Thursday, April 9, 2015

BIRD WORK - April Poem #9

Today I'm doing the taxes, but poetry comes first. Even when it's a struggle, I'd rather at least attempt to write poetry than do the taxes. Today's poem combines Robert Lee Brewer's Poetic Asides prompt, to "write a work poem," with There Is No Pilot's directive to write a sonnet. Writing a sonnet is work in itself, and as I sit here at my desk I can look out the window at two feeders where an assortment of birds - hummingbirds, quail, doves, curve-billed thrashers, house finches, and sparrows, at the moment, though a pyrrhuloxia or some goldfinches may show up - are also at work. I feel very lucky to have such an abundance of wildlife to watch in my yard (the lizards are also busy this time of year, and we have a lovely blonde tarantula making her home on one of Joe's recently built terraces, but this poem's not about them - maybe later).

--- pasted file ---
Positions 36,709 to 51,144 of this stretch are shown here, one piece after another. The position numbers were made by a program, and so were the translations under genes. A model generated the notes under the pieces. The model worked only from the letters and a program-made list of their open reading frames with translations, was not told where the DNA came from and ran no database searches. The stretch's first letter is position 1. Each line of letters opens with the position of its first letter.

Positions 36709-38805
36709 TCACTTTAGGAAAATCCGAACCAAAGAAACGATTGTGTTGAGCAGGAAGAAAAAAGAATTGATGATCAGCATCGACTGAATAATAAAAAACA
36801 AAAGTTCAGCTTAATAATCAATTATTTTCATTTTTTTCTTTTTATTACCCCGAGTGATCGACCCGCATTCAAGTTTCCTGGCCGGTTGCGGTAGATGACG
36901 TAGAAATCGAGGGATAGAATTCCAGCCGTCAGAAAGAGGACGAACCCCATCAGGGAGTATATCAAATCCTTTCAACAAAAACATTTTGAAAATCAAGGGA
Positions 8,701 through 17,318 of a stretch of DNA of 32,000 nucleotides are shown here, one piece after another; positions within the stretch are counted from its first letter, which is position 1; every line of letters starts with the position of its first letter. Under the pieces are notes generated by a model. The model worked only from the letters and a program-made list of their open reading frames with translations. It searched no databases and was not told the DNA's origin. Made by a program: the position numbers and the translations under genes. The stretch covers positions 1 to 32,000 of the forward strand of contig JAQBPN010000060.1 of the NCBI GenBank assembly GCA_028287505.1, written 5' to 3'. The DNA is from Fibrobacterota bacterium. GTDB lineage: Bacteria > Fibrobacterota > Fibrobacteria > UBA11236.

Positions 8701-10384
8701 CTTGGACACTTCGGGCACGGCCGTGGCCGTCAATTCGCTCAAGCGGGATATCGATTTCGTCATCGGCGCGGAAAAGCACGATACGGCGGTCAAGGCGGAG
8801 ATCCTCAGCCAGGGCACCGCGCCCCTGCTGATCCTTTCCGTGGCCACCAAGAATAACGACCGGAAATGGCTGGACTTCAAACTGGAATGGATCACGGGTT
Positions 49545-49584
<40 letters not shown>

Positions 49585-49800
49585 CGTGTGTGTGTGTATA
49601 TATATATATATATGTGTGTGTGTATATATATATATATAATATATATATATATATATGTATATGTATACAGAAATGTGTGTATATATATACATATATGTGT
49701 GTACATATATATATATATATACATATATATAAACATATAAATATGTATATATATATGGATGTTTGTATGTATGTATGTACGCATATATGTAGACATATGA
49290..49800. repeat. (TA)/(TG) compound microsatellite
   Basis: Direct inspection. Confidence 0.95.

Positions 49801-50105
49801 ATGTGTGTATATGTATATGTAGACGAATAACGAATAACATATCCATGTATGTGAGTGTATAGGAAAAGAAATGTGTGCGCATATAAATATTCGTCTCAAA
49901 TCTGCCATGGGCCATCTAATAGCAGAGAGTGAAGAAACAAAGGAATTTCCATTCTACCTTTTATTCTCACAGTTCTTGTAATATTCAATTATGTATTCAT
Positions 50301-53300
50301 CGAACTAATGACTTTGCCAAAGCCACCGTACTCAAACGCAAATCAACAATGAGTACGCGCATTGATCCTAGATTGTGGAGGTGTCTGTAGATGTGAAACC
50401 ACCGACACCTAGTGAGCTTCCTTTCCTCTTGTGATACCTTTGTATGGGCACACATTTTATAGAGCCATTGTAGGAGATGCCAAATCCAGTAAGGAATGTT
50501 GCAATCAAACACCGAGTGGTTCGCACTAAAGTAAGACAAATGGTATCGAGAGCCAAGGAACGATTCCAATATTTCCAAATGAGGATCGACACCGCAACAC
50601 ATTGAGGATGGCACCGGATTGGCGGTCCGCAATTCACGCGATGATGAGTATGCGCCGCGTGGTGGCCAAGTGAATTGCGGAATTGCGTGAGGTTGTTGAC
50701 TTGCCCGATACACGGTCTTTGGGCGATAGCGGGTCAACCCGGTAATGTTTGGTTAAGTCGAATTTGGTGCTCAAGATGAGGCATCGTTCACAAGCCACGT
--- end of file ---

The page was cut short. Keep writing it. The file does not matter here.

They have one job that comes first. It's eating,
so they can perform their other tasks:
fleeing predators, building nests, mating,
feeding and protecting their young, who lack
skills, except eating and defecating,
the last quite cleverly, hanging their back-
sides over the nest edge and not shitting
in it.  Hygiene, instinct, a clever knack.

That's how we dismiss their accomplishments.
Free as a bird, we say, like they don't toil,
hunting and being hunted, always intent
on seeking insects in air, grubs in soil,
seeds, water, sticks and safe places for nests.
Nor do they sing only to bring us joy.

                  - Victoria Stefani (draft)

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